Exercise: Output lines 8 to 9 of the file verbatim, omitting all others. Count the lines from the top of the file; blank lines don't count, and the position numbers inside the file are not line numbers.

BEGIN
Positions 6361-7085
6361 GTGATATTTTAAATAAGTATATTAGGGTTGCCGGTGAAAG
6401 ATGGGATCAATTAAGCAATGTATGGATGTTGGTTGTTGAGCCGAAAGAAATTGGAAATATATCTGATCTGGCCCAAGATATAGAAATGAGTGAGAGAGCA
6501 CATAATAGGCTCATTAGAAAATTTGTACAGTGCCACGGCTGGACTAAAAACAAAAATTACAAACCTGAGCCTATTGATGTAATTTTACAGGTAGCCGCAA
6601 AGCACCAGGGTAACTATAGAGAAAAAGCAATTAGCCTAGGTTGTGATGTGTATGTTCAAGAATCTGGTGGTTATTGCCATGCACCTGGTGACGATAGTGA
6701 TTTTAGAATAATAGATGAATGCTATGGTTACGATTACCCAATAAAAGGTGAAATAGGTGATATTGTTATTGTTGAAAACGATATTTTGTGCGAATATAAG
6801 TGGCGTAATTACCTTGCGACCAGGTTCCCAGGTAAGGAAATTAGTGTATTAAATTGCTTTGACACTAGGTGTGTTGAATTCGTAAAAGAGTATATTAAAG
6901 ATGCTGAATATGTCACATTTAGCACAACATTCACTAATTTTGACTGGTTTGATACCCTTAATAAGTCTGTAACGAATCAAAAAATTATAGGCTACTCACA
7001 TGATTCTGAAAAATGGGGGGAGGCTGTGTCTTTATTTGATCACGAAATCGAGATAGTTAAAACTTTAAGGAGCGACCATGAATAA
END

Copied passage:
6901 ATGCTGAATATGTCACATTTAGCACAACATTCACTAATTTTGACTGGTTTGATACCCTTAATAAGTCTGTAACGAATCAAAAAATTATAGGCTACTCACA
7001 TGATTCTGAAAAATGGGGGGAGGCTGTGTCTTTATTTGATCACGAAATCGAGATAGTTAAAACTTTAAGGAGCGACCATGAATAA